Rooted in hatred, bigotry, and inhumanity, the Ku Klux Klan was so recklessly violent that on October 17, 1871, then-President Ulysses S. Grant was forced to declare martial law in South Carolina and dispatch federal forces when the group refused to cease their terror.
But what was the law?
The Ku Klux Klan Act made it federally illegal to "deprive American citizens of their civil rights through racial terrorism." According to the Equal Justice Initiative, in York County alone, investigators found evidence of eleven murders and more than 600 whippings and other assaults.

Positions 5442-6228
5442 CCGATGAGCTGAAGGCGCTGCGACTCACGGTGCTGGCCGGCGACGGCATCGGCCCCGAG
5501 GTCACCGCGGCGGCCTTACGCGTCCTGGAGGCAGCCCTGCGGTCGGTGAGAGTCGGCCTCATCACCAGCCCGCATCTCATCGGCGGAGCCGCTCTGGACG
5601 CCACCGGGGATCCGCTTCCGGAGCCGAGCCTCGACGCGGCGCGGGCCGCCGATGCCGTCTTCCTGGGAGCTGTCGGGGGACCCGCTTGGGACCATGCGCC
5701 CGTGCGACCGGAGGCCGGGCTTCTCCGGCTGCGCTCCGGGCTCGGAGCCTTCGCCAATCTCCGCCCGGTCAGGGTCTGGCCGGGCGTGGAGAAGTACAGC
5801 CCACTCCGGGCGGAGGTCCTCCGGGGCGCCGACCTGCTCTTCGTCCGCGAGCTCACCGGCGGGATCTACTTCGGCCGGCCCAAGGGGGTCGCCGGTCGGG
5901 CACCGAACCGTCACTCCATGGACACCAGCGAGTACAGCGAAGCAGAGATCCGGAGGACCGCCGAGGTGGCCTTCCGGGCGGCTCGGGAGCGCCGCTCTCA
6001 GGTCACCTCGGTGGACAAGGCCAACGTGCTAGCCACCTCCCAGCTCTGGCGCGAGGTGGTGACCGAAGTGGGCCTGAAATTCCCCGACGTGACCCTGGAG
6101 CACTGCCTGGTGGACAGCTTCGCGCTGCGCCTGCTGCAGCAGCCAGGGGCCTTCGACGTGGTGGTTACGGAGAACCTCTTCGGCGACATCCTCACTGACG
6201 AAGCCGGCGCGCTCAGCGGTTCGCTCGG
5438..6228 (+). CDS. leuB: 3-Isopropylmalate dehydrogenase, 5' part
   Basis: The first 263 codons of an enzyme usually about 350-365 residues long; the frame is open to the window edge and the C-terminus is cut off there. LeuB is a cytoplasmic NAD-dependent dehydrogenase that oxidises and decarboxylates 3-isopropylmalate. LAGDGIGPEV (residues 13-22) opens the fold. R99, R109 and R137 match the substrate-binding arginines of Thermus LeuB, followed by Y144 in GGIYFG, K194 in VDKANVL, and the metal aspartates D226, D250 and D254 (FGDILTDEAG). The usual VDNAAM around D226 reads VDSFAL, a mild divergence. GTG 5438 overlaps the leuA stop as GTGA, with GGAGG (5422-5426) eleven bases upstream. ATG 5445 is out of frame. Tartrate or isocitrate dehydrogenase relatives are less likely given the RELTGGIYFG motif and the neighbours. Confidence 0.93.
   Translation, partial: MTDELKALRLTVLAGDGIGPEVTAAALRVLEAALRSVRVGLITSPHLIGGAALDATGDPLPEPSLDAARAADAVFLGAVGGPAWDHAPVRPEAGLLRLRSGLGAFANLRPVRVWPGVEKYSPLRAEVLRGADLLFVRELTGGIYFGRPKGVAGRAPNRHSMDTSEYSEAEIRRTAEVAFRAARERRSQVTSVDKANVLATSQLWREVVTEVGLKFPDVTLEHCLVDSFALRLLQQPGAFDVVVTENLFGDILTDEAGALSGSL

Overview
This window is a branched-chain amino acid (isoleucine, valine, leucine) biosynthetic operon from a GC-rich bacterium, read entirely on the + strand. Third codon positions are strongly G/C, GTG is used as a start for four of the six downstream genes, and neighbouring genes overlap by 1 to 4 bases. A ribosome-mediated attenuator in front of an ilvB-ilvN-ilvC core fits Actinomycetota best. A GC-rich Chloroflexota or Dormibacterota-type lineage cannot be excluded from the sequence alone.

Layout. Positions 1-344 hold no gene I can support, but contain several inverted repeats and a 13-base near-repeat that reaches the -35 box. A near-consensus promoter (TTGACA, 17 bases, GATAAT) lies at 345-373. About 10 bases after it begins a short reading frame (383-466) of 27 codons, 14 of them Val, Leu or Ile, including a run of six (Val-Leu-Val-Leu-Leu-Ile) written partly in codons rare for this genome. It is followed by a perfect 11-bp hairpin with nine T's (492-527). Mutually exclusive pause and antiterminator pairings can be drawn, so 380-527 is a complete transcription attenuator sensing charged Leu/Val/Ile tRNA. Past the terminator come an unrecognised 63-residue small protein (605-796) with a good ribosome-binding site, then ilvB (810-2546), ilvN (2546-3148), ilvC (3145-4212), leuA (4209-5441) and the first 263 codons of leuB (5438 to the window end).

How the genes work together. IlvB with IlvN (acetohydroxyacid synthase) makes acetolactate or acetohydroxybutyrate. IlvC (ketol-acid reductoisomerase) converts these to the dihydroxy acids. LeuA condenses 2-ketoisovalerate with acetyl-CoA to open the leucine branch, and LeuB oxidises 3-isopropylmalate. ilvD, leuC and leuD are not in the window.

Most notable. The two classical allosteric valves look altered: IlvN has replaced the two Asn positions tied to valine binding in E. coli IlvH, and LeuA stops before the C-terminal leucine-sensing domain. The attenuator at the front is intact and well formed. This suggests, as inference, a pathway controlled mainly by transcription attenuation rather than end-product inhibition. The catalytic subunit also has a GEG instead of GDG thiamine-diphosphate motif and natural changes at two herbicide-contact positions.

And the law was willfully ignored.
White terrorists continued wreaking havoc on South Carolina's Black communities. At the height of their activity, the KKK engaged in home raids, destroyed property, assaulted, and lynched. They wanted to intimidate Black people to keep them from voting in upcoming elections.
And as "justice" would have it, only five of the arrested were convicted by December 1871. In 1882, the Supreme Court declared the 1871 KKK Act unconstitutional, citing individual states’ rights. By this time, much of the 1800’s-era Klan was already seemingly disbanded.
White supremacy doesn’t just die with time. It must be pulled from the roots of this country and eradicated. Until then, WE must always remain vigilant in the fight for our liberation by any means necessary.